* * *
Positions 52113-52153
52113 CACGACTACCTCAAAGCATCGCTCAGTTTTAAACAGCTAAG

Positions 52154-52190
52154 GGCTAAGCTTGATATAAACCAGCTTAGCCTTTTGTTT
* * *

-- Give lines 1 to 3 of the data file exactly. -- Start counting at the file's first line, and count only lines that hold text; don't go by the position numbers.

Positions 52113-52153
52113 CACGACTACCTCAAAGCATCGCTCAGTTTTAAACAGCTAAG

Positions 52154-52190